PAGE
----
Design Intervention for Circular Economy

31 May 2022

Circularity & Sustainability

Circular economy is defined as an industrial system that is restorative or regenerative by intention and design. It replaces the end-of-life concept with restoration, shifts towards the use of renewable energy, eliminates the use of toxic chemicals, which impair reuse and return to the biosphere and aims for the elimination of waste through the superior design of materials, products, systems and business models.

The European Commission estimated that 80% of a product, service or system’s life-cycle costs and environmental footprints are determined during its design phase. Making it evident that design decisions radiate across the ecosystem and lead to long-term investments, financial and social commitments and determines a product’s carbon footprint and environmental impact.

Circular design is the practice of applying circular economy principles at the design stage of products, services & systems. It is a practice that embraces ‘Systems Thinking’ to address some of the biggest interconnected challenges we are facing today. Enabling a product to be either, regenerative, with minimal loss of value, or have decay & disintegration designed into its make is circular design. Products that have been designed with circularity in mind generally tend to be durable, easy to reuse or recycle and essentially, profitable.

Key Design Elements of Circular Economy

Eliminating Waste & Pollution – Old industrial systems of ‘take-make-dispose’ are giving way to new methods of functioning that considers the future impact of present-day activities. Better design choices that reflect on circularity during the ideation & innovation process, provides organizations with opportunities to generate economy & create value, while safeguarding the environment. For businesses, reimagining products, packaging, services, and experiences can bring about tangible benefits and long-term gains.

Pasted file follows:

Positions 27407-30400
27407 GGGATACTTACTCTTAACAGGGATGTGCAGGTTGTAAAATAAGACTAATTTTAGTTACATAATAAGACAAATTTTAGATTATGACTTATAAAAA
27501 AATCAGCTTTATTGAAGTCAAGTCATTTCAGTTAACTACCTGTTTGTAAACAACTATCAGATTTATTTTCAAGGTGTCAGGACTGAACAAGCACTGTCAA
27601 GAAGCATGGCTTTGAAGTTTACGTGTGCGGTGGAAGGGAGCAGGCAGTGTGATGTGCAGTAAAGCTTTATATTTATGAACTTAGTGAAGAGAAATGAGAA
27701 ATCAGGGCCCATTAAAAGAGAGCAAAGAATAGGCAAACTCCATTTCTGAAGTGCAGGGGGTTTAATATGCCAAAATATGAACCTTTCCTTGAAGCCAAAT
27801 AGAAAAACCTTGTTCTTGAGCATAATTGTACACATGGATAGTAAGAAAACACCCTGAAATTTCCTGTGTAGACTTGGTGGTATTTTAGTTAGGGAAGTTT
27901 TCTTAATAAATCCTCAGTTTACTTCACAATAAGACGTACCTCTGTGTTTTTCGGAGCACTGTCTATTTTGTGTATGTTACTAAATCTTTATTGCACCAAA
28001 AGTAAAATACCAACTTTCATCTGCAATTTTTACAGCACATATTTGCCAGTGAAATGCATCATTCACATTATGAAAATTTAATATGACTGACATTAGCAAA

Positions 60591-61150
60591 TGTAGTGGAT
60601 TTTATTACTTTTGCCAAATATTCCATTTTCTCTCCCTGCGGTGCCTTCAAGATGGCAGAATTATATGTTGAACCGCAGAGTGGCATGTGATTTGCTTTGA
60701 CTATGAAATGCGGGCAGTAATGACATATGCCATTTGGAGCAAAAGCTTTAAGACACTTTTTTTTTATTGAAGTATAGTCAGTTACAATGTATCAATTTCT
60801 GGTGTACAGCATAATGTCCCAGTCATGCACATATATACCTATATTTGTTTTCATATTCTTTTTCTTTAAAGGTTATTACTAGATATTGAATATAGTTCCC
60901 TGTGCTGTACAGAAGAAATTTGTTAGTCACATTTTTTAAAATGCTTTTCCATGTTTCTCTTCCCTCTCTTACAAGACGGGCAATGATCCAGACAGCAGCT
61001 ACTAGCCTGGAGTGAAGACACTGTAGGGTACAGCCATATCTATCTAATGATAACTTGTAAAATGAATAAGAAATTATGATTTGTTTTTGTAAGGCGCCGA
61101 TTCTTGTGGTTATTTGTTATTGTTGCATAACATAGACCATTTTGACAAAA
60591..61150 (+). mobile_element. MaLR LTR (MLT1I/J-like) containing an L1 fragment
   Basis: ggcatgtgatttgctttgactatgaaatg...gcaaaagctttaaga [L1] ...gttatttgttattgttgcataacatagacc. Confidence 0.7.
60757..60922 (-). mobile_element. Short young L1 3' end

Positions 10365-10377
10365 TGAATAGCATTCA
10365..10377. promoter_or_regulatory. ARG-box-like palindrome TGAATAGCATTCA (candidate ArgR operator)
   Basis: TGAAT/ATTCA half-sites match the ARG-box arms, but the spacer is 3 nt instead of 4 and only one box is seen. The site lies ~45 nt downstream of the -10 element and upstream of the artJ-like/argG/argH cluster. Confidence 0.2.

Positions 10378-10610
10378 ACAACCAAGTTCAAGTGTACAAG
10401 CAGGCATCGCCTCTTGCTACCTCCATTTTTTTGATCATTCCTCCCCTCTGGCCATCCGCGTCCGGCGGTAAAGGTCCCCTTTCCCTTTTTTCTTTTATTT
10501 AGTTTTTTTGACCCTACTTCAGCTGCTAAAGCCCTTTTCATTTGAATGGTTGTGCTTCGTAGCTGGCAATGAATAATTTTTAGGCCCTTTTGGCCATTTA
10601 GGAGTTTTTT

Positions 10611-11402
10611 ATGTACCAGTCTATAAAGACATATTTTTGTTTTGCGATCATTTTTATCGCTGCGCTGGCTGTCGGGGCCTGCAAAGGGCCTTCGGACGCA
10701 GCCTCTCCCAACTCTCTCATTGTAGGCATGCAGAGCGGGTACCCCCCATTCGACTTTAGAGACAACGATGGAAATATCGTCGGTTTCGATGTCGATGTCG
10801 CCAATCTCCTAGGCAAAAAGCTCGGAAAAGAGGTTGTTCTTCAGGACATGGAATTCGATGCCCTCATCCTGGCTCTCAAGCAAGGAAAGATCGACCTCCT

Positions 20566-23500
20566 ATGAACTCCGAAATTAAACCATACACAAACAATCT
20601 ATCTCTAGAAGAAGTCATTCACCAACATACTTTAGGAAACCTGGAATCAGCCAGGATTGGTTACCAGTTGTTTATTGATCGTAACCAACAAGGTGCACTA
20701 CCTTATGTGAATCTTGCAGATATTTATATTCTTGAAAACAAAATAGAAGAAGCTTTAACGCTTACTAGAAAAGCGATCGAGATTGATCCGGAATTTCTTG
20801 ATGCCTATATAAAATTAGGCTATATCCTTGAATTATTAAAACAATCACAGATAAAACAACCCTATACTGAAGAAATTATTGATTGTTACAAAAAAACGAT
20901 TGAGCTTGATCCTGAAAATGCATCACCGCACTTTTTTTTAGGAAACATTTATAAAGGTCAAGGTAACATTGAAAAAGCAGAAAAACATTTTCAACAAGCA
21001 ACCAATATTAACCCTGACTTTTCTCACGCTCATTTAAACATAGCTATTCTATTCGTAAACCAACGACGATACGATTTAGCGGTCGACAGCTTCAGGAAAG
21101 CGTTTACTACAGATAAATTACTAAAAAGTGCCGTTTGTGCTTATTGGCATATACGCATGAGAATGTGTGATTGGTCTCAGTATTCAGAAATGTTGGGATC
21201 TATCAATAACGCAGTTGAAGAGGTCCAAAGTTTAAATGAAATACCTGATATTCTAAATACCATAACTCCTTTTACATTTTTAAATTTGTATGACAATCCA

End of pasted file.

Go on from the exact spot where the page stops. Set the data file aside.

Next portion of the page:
Circulate products and materials – At the core of circular design is the concept of recovery & reintegration for which products and services must be designed with, either biological or technical, multiple-use-cycle in mind. Durability, ease of repair & maintenance, materials that are easily recycled and modularity of components are important characteristics of circular design.

Regenerate nature – The expected outcome of shifting from linear economy to a circular one is that it shifts the focus from extraction to regeneration. Enabling the transition to renewable energy and material usage helps build natural capital and emulate natural systems that is regenerative.

Nuances that Designers, Innovators & Engineers must Consider

The rise of fast paced consumer culture was one of the catalysts behind the popularity of products that were low-priced, easy to manufacture and easily replace or discarded. Processes became profit oriented and often time wasteful. Professionals in creative teams were often not concerned with what happens to a product at the end of its life cycle or how wasteful systems tend to get.

For design professionals, circular design implies a change in perspective. It is no longer enough to simply replace the materials used in a product for ones that are more recyclable. Designers must consider the entire life cycle of a product and collaborate with all stakeholders during product-development process to create a truly circular product. The ability to deliver utility and functionality, while creating something that comes with a smaller end-to-end resource footprint is the need of the hour.

Implementation of circular principles throughout a product life cycle needs significant reorientation of business models with upward revision in investment and often result in increased costs of production for businesses and higher prices for consumers. The cost implications, however, are offset by the longevity of the product and major financial and economic opportunities.

The Roadmap Towards a Sustainable Future

Businesses, today, face increasing pressure from consumers and governments to be better aligned with the needs of the environment and the community they operate in. And, while industries and individuals do their part, it is crucial that the Government actions put in place legislations and policies that promotes, subsidises and incentivises circular initiatives and activities. For governments, implementing circular approaches can boost employment and citizens’ well-being, reduce resource dependencies, limit environmental impacts and create channels for new enterprise and jobs.

For more information visit


Design and the circular economy, Ellen Macarthur Foundation

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